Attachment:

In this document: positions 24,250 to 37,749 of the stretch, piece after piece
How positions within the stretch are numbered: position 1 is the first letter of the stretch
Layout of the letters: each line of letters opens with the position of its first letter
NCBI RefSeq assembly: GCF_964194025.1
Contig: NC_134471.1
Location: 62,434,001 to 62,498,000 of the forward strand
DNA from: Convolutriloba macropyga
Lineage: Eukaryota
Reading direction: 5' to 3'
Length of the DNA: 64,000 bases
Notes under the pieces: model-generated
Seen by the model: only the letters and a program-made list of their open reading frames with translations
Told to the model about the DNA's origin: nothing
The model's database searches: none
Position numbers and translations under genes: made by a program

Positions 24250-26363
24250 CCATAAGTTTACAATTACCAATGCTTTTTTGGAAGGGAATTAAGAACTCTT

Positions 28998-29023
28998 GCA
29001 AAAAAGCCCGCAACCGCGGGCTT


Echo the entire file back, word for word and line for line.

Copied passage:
In this document: positions 24,250 to 37,749 of the stretch, piece after piece
How positions within the stretch are numbered: position 1 is the first letter of the stretch
Layout of the letters: each line of letters opens with the position of its first letter
NCBI RefSeq assembly: GCF_964194025.1
Contig: NC_134471.1
Location: 62,434,001 to 62,498,000 of the forward strand
DNA from: Convolutriloba macropyga
Lineage: Eukaryota
Reading direction: 5' to 3'
Length of the DNA: 64,000 bases
Notes under the pieces: model-generated
Seen by the model: only the letters and a program-made list of their open reading frames with translations
Told to the model about the DNA's origin: nothing
The model's database searches: none
Position numbers and translations under genes: made by a program

Positions 24250-26363
24250 CCATAAGTTTACAATTACCAATGCTTTTTTGGAAGGGAATTAAGAACTCTT

Positions 28998-29023
28998 GCA
29001 AAAAAGCCCGCAACCGCGGGCTT